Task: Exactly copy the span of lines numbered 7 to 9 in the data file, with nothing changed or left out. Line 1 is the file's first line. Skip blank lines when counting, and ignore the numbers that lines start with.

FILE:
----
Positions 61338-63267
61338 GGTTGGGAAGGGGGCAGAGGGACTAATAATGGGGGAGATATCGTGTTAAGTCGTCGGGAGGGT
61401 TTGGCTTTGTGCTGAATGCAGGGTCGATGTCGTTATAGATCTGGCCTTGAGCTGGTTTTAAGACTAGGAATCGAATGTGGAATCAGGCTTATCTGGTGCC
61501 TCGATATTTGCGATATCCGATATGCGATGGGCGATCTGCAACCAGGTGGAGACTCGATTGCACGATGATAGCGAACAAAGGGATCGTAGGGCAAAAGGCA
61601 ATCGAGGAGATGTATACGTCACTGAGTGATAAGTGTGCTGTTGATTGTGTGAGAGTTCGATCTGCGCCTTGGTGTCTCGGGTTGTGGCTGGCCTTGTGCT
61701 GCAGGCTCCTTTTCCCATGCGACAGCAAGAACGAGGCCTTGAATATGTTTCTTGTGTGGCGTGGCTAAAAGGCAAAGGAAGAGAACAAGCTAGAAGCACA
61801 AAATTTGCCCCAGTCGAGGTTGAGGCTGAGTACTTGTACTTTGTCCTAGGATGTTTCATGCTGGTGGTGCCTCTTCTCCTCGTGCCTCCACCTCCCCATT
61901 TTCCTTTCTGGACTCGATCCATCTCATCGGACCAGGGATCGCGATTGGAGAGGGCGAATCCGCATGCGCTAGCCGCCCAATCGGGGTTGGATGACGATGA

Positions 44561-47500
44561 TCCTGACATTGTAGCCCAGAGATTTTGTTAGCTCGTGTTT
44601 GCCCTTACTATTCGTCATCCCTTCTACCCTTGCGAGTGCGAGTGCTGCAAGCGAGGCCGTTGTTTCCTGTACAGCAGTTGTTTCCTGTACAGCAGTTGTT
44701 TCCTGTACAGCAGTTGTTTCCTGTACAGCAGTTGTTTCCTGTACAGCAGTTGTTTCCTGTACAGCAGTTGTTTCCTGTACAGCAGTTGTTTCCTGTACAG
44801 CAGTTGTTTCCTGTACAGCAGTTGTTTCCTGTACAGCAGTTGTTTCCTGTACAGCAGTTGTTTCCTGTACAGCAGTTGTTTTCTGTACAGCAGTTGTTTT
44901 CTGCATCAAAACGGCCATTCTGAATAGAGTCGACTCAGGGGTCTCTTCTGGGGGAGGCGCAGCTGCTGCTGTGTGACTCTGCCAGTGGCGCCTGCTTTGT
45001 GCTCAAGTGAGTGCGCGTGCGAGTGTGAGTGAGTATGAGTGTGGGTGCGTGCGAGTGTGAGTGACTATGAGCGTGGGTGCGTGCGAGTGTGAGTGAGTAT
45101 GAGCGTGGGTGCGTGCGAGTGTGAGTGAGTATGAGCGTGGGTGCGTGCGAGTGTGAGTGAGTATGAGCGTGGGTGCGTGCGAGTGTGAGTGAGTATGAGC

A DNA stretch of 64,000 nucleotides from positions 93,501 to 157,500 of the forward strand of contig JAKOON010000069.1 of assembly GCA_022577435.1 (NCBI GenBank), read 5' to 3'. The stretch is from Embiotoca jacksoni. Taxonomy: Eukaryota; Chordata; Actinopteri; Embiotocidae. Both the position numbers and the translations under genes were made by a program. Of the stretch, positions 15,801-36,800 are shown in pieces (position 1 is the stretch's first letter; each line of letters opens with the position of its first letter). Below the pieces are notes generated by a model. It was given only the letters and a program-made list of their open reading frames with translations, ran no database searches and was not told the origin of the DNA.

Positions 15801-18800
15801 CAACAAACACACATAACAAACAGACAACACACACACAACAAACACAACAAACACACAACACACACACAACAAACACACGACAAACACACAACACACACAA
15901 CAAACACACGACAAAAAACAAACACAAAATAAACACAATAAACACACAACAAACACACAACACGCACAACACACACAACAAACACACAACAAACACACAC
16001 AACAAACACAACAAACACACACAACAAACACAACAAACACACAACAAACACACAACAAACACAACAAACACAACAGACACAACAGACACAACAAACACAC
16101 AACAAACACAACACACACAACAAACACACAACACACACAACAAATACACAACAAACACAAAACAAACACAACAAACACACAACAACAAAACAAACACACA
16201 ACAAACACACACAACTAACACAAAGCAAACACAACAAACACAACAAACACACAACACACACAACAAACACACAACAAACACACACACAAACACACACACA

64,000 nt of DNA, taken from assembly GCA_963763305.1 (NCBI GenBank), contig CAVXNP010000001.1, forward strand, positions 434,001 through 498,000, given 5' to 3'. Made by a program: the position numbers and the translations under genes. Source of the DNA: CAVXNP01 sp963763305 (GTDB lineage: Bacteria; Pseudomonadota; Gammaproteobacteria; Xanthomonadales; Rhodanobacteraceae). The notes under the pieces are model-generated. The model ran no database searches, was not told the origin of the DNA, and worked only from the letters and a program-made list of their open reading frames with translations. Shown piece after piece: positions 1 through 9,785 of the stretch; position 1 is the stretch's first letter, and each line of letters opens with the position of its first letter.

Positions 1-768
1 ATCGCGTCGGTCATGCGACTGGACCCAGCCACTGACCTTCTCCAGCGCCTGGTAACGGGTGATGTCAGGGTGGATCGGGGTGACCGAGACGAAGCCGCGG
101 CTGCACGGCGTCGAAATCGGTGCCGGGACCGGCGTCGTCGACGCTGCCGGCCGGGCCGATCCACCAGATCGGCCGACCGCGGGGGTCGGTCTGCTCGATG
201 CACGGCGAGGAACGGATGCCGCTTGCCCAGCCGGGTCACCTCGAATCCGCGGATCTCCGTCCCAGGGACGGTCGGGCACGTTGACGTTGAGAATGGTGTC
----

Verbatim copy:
61801 AAATTTGCCCCAGTCGAGGTTGAGGCTGAGTACTTGTACTTTGTCCTAGGATGTTTCATGCTGGTGGTGCCTCTTCTCCTCGTGCCTCCACCTCCCCATT
61901 TTCCTTTCTGGACTCGATCCATCTCATCGGACCAGGGATCGCGATTGGAGAGGGCGAATCCGCATGCGCTAGCCGCCCAATCGGGGTTGGATGACGATGA

Positions 44561-47500